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United States Department of Agriculture

Agricultural Research Service

Research Project: INSECT ECOLOGY AND SUSTAINABLE SYSTEMS FOR INSECT PEST MANAGEMENT IN THE SOUTHEASTERN REGION

Location: Crop Protection and Management Research

Title: Threshold detection of boar taint chemicals using parasitic wasps

Authors
item Olson, Dawn
item Wackers, Felix -
item Haugen, John-Erik -

Submitted to: Journal of Food Science
Publication Type: Peer Reviewed Journal
Publication Acceptance Date: June 21, 2012
Publication Date: October 12, 2012
Citation: Olson, D.M., Wackers, F., Haugen, J. 2012. Threshold detection of boar taint chemicals using parasitic wasps. Journal of Food Science. 77:356-361.

Interpretive Summary: A particular need in the use of a biosensor for food quality assessment is the organism’s ability to detect and report threshold concentrations of food contaminants. We tested a parasitoid, Microplitis croceipes’ ability to learn and respond to particular concentrations of the compounds, skatole and androstenone. We also tested the wasps’ ability to discriminate between known concentrations of indole, skatole and androstenone in near-real life scenarios. We then tested M. croceipes’ response to absolute versus proportions of concentrations in mixtures, and to a range of concentrations of a compound. We found that M. croceipes’ learning and responses are both concentration and compound dependent, and they responded to actual concentration rather than to the proportion of compounds in a mixture. Through positive and negative training, these wasps are also able to respond to a range of concentrations at desired threshold and higher levels. The promise of the use of this species as a biosensor in real applications is high.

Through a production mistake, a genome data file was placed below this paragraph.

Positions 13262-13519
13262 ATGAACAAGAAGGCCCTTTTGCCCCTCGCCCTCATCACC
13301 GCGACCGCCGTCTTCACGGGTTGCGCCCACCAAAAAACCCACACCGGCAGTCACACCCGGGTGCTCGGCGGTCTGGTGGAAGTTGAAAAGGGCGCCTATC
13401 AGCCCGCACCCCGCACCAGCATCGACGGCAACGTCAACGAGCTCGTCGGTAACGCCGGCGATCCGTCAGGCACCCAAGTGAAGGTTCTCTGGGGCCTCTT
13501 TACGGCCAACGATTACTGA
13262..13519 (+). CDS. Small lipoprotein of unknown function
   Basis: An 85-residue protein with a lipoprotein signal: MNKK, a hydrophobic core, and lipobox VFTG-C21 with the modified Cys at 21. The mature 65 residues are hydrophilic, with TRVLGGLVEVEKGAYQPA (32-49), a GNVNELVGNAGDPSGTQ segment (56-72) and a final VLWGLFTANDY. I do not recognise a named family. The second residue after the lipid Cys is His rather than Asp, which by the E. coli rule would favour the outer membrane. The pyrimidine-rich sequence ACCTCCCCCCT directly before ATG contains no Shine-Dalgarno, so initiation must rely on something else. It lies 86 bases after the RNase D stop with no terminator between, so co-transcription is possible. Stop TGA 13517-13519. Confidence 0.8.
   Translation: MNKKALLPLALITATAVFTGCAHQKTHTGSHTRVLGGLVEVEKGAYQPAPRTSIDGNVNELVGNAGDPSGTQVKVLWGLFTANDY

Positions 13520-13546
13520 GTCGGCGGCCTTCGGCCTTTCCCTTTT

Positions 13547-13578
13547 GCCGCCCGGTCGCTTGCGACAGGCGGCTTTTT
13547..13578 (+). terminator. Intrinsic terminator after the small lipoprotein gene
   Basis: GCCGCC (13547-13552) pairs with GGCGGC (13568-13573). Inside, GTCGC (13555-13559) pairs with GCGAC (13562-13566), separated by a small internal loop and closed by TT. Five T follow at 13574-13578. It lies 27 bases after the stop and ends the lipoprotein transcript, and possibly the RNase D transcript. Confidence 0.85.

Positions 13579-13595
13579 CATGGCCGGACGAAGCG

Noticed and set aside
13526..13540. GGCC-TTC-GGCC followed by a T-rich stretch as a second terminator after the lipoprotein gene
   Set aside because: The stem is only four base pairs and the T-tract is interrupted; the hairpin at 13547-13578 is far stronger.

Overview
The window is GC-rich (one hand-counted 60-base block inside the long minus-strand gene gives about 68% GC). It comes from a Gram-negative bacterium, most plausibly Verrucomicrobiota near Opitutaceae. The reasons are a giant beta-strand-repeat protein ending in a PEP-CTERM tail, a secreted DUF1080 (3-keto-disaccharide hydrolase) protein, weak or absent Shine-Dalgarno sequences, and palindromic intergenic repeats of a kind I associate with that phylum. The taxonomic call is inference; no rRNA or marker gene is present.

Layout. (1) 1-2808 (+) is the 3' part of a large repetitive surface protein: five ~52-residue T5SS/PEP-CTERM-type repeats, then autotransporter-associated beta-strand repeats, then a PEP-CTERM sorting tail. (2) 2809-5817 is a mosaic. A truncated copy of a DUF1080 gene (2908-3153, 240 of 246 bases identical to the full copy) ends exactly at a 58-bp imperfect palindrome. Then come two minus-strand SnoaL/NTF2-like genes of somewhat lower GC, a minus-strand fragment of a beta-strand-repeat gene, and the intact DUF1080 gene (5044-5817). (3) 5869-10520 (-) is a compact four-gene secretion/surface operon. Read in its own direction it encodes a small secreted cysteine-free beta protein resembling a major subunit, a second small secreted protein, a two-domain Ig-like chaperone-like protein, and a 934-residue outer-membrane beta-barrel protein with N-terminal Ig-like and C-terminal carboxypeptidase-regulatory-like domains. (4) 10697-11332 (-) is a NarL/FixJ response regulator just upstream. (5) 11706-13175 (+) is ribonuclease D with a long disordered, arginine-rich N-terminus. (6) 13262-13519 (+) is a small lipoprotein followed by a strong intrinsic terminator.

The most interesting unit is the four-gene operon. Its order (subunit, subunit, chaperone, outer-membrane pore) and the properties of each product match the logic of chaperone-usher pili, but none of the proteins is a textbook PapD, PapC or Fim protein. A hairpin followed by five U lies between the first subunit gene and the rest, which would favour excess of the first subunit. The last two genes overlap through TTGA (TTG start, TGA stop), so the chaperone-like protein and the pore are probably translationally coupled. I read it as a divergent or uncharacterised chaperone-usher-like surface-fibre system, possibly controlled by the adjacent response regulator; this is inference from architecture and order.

Technical Abstract: Surgical castration has been long used to prevent consumers from experiencing taint in meat from male pigs, which is a large problem in the pig husbandry industry. Due to obvious animal welfare issues, the EU now wants an alternative for castration. Thus there is an urgent need for novel methods of boar taint detection. We tested Microplitis croceipes’ ability to learn and respond to particular concentrations of the compounds, skatole and androstenone. We also tested the wasps’ ability to discriminate between known concentrations of indole, skatole and androstenone in real boar fat samples at room temperature. We then tested M. croceipes’ response to absolute versus proportions of concentrations in mixtures, and to a range of concentrations of a compound. We found that M. croceipes’ learning and responses are concentration and compound dependent. Wasps trained to a particular concentration of skatole will respond to the training and the 10× lower concentration, but not to the 10× higher concentration. Contrarily, for indole wasps respond to the training compound and the 10× higher but not the 10× lower concentration. Wasps trained to androstenone only respond to the training concentration when concentrations are <10'g/ml. M. croceipes also reported the low, medium and high concentrations of indole, skatole and androstenone in boar fat at room temperature, and they responded to actual concentration rather than to the proportion of compounds in a mixture. Through positive and negative training, these wasps are also able to respond to a range of concentrations at desired threshold and higher levels.

Last Modified: 7/25/2014
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